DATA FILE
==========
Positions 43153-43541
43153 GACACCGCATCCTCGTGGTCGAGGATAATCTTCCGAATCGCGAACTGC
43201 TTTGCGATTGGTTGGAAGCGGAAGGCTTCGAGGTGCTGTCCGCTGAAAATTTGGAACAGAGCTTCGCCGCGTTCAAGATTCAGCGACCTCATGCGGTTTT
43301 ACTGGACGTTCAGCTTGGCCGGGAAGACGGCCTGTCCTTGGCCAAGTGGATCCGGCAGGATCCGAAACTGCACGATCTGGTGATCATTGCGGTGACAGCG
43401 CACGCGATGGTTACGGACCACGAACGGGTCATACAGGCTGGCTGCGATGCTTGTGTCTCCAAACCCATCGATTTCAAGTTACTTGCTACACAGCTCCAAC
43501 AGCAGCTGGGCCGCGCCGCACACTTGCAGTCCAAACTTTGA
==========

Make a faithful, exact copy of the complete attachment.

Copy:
Positions 43153-43541
43153 GACACCGCATCCTCGTGGTCGAGGATAATCTTCCGAATCGCGAACTGC
43201 TTTGCGATTGGTTGGAAGCGGAAGGCTTCGAGGTGCTGTCCGCTGAAAATTTGGAACAGAGCTTCGCCGCGTTCAAGATTCAGCGACCTCATGCGGTTTT
43301 ACTGGACGTTCAGCTTGGCCGGGAAGACGGCCTGTCCTTGGCCAAGTGGATCCGGCAGGATCCGAAACTGCACGATCTGGTGATCATTGCGGTGACAGCG
43401 CACGCGATGGTTACGGACCACGAACGGGTCATACAGGCTGGCTGCGATGCTTGTGTCTCCAAACCCATCGATTTCAAGTTACTTGCTACACAGCTCCAAC
43501 AGCAGCTGGGCCGCGCCGCACACTTGCAGTCCAAACTTTGA